Climate and Mobility in the West African Sahel: Conceptualising the Local Dimensions of the Environment and Migration Nexus

Chapter

Abstract

Despite the theoretical and methodological critique of deterministic and linear explanations of migration under changing climatic conditions, many empirical case studies in this field remain deeply entrenched in static push-pull frameworks and tend to reproduce simplistic causal relationships. Drawing on results from an interdisciplinary research project in Mali and Senegal, the chapter presents a methodological approach that emanates from past analytical shortcomings. By adopting a local perspective on migration, we consider cultural norms, the migration history and people’s interpretations of weather and environmental changes. Moreover, we argue for a multilevel, multi-method research that seeks to separate the two research topics of migration and climate/environment; for example, by avoiding explicit questions about possible linkages. Contrasting results from ethnographic fieldwork concerning migration, climate and environment with ‘hard’ data on climate and vegetation allows us to become more susceptible for the social construction of alleged ‘facts’ such as droughts and land degradation as drivers for migration. We place a focus upon local meanings of weather and environment by considering how they are being assessed by the people, within a context of not only climatic but rather multiple changes.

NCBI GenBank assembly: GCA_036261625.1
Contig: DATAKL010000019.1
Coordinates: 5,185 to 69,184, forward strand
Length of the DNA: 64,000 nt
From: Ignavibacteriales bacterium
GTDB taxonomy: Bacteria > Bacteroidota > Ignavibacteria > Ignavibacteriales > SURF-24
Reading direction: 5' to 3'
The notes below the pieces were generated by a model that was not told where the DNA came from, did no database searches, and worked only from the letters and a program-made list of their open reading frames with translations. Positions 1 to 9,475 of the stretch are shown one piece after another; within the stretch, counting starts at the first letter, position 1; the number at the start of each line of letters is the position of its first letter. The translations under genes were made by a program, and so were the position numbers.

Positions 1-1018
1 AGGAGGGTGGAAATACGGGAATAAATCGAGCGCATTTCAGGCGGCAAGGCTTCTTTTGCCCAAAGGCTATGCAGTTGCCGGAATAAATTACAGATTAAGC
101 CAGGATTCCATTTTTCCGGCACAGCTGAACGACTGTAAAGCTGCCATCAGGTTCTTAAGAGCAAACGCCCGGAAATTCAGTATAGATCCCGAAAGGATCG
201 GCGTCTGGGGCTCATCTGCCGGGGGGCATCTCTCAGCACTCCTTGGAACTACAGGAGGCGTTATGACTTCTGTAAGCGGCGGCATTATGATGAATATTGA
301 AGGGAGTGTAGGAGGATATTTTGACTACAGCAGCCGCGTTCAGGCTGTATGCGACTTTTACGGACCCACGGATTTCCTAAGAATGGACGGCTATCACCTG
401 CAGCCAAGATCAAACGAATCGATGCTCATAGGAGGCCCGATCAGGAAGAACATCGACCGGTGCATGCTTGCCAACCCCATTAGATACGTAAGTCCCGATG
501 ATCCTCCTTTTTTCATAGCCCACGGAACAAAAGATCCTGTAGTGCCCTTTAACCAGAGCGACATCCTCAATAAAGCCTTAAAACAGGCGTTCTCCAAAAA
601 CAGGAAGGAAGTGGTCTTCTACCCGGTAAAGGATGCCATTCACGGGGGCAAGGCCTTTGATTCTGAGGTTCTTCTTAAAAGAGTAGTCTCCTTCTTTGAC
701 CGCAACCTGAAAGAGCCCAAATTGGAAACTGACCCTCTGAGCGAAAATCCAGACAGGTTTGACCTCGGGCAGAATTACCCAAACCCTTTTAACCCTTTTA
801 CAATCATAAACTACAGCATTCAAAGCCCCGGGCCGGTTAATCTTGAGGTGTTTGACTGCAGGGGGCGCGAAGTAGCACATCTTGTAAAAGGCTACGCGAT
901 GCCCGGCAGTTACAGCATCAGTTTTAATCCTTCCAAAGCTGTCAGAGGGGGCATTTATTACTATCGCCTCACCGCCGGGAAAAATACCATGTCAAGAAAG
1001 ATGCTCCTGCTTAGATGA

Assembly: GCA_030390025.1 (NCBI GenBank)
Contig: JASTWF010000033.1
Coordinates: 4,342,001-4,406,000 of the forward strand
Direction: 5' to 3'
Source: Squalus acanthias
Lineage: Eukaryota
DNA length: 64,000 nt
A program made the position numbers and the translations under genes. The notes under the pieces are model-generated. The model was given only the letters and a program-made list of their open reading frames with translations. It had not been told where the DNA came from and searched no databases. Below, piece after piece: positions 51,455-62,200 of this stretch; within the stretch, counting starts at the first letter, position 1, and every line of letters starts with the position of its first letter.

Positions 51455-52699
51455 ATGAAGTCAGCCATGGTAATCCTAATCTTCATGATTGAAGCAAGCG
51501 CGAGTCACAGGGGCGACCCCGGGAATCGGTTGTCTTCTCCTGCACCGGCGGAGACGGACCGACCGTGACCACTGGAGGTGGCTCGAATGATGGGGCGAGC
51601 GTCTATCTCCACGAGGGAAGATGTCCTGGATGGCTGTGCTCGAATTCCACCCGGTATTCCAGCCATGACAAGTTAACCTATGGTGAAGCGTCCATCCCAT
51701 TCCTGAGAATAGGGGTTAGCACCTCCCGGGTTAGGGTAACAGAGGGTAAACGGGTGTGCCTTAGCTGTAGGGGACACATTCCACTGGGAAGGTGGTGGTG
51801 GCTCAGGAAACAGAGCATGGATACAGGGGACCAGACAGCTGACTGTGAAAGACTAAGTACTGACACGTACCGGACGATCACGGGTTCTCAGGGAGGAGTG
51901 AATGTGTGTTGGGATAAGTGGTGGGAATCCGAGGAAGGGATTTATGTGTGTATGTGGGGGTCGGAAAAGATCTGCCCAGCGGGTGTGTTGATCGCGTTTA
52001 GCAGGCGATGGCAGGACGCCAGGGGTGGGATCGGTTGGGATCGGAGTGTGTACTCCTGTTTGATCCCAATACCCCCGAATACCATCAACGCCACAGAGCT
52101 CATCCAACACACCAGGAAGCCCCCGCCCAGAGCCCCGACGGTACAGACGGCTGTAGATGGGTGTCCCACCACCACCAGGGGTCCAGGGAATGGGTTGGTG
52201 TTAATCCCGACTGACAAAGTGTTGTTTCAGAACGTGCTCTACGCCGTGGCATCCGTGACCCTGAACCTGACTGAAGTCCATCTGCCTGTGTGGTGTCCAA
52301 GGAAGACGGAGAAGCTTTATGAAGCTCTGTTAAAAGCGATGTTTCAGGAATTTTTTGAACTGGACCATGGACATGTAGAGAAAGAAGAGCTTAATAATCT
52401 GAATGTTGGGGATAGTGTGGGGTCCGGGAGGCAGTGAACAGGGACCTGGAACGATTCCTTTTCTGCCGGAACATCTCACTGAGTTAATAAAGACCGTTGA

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© Springer Science+Business Media Dordrecht 2015

Authors and Affiliations

  1. 1.Department of Political Geography, Institute of GeographyUniversity of BayreuthBayreuthGermany

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